12/17/2012 | By Carisa Chappell
Edgewood REIT, a smaller, private and externally-managed equity REIT that invests in senior housing, has found it more advantageous to build than to acquire properties.
Most of Edgewood REIT's properties are triple net-leased to Edgewood Group LLC ("Edgewood"), a senior housing operator that also owns a development and construction company. While based in North Dakota, Edgewood also operates senior housing communities in South Dakota, Minnesota, Montana, Nebraska, Wyoming and more recently Idaho, regions of the country that Russell Kubik, executive vice president and chief operating office of Edgewood Group, says are witnessing increased demand for senior housing.
"It's a tough market out there and we found that it's easier for us to design and build a facility that we want from the ground up. The fact that we have a development and construction arm is a huge benefit," according to Rex Carlson, Edgewood REIT's chief operating officer and treasurer. "While it may cost $700,000 to $1,000,000 to get it stabilized in terms of operating expenses, it still makes more sense to do that than to overpay for an existing facility that has a lot of problems, or that is simply overpriced."
Carlson said the company has been growing over the years through both acquisitions and building its own facilities. Edgewood currently operates 43 assisted living, independent living and memory care facilities that focus on residents that suffer from memory loss, dementia and Alzheimer's.
"They've been a good partner with us in senior housing. When we find a facility that is available that we'd like to have and if it's a little more than our current REIT can do, or if it's a larger portfolio, IRET has been able to step in and acquire the properties and then lease to Edgewood," he said.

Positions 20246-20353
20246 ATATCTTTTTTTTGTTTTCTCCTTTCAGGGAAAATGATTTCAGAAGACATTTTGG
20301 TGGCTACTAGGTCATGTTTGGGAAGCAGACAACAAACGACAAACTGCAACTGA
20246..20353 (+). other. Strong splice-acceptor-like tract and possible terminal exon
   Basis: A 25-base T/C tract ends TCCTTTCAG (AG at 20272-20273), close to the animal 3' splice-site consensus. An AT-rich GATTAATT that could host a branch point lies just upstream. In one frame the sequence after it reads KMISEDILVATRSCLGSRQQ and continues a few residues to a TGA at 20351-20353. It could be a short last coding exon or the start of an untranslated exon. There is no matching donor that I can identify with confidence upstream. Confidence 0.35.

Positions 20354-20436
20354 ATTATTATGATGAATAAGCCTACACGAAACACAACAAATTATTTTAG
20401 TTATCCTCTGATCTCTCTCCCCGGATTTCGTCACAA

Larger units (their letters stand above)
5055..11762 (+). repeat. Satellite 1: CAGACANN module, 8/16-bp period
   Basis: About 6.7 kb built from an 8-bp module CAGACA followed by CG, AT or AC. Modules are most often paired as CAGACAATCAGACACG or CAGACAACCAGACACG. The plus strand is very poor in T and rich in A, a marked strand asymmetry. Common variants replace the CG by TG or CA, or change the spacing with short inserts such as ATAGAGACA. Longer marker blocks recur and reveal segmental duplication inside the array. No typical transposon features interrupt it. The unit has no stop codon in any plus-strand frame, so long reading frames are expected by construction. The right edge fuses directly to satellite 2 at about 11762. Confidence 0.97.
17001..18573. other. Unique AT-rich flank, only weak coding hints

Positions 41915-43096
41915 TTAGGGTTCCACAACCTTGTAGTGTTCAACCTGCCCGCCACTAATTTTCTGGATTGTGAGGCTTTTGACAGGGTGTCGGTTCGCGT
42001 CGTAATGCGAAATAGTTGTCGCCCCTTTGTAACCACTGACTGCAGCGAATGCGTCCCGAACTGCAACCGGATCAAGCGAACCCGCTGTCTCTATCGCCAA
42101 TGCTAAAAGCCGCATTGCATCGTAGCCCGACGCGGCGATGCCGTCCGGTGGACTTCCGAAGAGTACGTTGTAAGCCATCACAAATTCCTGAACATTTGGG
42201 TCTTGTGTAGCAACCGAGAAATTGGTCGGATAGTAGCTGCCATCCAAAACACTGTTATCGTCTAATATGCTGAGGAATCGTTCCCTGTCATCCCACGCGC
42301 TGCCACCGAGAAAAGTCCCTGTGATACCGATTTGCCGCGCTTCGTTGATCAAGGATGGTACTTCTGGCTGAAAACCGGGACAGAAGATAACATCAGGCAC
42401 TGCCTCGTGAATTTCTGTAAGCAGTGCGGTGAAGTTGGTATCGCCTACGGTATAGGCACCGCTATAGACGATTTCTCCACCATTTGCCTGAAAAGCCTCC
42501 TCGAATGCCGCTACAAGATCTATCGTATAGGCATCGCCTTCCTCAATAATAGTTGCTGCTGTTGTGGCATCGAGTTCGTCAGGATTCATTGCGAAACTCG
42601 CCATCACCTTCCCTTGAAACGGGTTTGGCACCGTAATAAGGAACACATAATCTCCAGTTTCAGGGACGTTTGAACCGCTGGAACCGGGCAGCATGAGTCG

However, he expects that the future growth of the company will be driven primarily through new development, reiterating the fact that it's difficult to find existing properties that he said are properly and fairly priced. According to Carlson, Edgewood expects to develop up to five new communities in the next 18 months, with two currently under construction in North Dakota and Idaho.
"As far as acquisitions go, one of the real challenges we have is just finding the appropriate acquisition at a price that makes some sense," he said. "Right now pricing is very high due to low interest rates and high demand. You've got lot of larger players in the marketplace that are able to just pay a little bit more for them." Carlson said while the larger companies' average cost of capital is lower, Edgewood REIT offers an attractive yield.
Whether building or upgrading its current senior housing facilities, Kubik said it's important to note that the residents' demand for amenities has changed over time. He added that today's resident are more sophisticated and have a higher of level of demand making the facilities built 20 years ago "stark compared to what we're building today," he said.
Most of the facilities Edgewood builds today include a lot of common areas and amenities for residents including movie theaters, beauty salons, fitness centers, convenience stores and chapels. Edgewood's first facility, built in 1993 and still operated by the company today, was recently upgraded with a new addition, including a fitness center, theatre, coffee shop and physician offices. Kubik said the company will continue to upgrade its current facilities to make sure they are competitive.
In terms of some of the trends in the industry, Kubik said that the average age that residents enter nursing homes continues to increase. This has resulted in the need to offer services that are targeted to a much older population seeking senior housing, such as the memory care facilities.
"The average residents coming into the building are a little more frail and require a wider range of services," he said. "I think as a company we respond well to that, we haven't been static in any way shape or form. We recognize that but it's a challenge to the entire industry."
Edgewood is focused on filling in its footprint and expanding within the same region where it already has locations.
Kubik said that in the markets the company is located the demand has been good over the years.
"I think the company does a good job in finding the right place to be," he said.